Oral Diagnosis is a critical part of planning in dentistry. An article published in Nature has a good description of this subject with references that you may find useful for a more detailed exploration.

A person goes to the dentist’s office because of pain, because of regular maintenance procedures to keep the teeth and gums healthy, because something needs to be repaired, or because they want to look better.

A thorough dental “check-up” includes collecting information about the patient’s oral condition and for surrounding tissues, totally – including soft tissue examination (hard and soft palate, mucosa of cheeks, tongue and under the tongue), joint examination, checking for swelling in lymph nodes in the neck region as a sign of infection, evaluating the bone in and around the mouth, and checking the teeth and supporting periodontal tissue. And, above all, is the patients CHIEF COMPLAINT – referring to what brings the patient to the dentist in the first place. This is what the patient SAYS, which is often the most important data of all in the diagnosis. But, sometimes the most important thing is what the patient DOESN’T SAY – mostly related to stress and anxiety that they might not even recognize they are experiencing, and how it impacts the oral structures and appearance.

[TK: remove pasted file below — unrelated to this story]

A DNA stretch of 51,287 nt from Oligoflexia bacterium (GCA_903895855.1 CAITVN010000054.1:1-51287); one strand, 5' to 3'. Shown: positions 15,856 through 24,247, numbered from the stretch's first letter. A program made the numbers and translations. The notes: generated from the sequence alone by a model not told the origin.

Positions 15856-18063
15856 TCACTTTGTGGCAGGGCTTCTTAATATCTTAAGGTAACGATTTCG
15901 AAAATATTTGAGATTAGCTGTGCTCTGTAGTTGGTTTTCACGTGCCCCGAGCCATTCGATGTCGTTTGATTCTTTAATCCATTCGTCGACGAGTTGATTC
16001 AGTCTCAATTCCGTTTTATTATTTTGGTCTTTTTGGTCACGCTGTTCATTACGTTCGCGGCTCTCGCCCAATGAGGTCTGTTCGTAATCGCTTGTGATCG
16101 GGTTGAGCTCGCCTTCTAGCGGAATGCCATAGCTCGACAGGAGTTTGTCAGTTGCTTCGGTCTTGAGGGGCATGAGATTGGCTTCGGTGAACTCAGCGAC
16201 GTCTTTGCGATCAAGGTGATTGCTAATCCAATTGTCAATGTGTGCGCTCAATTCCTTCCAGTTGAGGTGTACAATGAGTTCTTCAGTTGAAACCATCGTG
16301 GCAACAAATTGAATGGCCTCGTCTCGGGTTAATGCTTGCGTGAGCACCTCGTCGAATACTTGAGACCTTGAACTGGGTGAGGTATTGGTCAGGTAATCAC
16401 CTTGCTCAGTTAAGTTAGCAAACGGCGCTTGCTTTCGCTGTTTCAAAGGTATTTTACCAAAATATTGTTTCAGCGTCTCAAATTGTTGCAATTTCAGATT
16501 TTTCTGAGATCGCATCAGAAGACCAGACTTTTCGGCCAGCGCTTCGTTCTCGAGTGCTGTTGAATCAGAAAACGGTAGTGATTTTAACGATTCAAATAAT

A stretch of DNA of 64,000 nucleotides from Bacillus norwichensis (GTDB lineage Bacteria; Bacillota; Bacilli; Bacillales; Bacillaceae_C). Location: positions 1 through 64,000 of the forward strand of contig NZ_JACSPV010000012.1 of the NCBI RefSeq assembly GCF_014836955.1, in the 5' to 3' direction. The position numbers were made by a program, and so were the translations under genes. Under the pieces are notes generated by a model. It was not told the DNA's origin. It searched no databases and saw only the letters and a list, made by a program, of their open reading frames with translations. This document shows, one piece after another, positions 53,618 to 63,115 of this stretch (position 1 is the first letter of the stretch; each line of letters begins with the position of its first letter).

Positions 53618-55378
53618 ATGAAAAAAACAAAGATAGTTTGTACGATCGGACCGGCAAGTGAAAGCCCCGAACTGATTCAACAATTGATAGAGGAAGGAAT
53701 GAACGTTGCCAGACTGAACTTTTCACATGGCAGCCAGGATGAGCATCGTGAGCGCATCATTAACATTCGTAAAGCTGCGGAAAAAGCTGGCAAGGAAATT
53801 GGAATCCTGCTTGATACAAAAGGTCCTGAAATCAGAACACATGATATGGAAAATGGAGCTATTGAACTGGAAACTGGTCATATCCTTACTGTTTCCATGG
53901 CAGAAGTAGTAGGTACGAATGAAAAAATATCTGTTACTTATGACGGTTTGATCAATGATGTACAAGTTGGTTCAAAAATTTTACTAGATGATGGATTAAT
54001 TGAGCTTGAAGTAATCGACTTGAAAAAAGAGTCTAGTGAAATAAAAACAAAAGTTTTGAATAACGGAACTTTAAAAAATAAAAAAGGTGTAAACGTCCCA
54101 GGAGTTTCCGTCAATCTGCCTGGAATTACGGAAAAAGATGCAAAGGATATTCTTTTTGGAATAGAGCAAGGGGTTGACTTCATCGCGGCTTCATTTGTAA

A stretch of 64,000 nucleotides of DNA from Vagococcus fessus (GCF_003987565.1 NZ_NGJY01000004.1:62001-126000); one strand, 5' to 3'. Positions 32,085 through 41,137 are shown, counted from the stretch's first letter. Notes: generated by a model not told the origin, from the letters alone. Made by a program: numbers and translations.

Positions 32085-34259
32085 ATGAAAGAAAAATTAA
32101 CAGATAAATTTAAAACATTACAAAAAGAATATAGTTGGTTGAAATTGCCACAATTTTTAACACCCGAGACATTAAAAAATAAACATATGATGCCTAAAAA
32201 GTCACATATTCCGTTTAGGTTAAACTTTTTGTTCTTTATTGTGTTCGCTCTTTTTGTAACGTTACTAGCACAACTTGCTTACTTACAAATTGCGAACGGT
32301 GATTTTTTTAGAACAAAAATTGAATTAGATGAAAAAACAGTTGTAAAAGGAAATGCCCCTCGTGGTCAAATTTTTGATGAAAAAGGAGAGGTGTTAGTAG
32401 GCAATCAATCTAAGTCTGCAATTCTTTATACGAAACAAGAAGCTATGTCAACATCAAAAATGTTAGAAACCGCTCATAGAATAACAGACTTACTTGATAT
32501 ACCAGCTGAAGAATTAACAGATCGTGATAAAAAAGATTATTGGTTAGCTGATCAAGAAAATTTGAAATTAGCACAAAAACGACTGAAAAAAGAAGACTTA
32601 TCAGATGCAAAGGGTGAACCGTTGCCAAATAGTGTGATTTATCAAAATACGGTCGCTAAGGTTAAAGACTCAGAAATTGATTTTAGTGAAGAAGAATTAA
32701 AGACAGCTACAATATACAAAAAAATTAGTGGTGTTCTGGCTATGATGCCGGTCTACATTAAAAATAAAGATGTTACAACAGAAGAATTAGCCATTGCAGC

In reality, it is also important for the dentist to know something about the patient’s financial capabilities – for if they need an expensive procedure to correct any problem in the optimum way, it may not be affordable.

Depending on what is found during this thorough examination, the patient may be referred to a specialist (in the dental or medical field), a variety of procedures may be planned, or a simple cleaning is performed and a six month followup is scheduled. The dentist must determine what is actually needed based on all of the collected information and its detailed analysis.

We will discuss TREATMENT PLANNING in a later section (visit Chapter VI.1) – but the PLAN is always based on the sum total of all of the collected information for the particular individual.

In this Section – we will discuss data collection itself:

  1. Soft Tissue Examination
  2. Pain
  3. X-rays
  4. Periodontal charting
  5. Esthetic evaluation
  6. Anxiety and patient well-being
  7. Health History and other observations

The diagnosis of particular problems follows the acquisition of all of the pertinent information – and many possible diagnoses were discussed earlier, in Section III – so it should be fairly clear what we are looking for.

This section is solely tasked with providing you with the sense that there is an organized, thorough, systematic and comprehensive approach to the identification of abnormalities in every patient’s mouth, and these findings are critical for the accurate diagnosis of problems and causes.

NOTE – there are many disease states that produce symptoms or observations in the mouth – some of these are painful and some not. The not painful ones are often the most serious – for there are serious illnesses and cancers that show up in the mouth first! One of the classic signs of HIV-AIDS shows up in the mouth first (see Karposi’s Sarcoma). And – if you see a canker sore in your mouth – at least it looks like a canker sore, but it didn’t attract your attention due to the pain, because there is NO pain – you should have it checked immediately, because it is consistent with various types of cancer.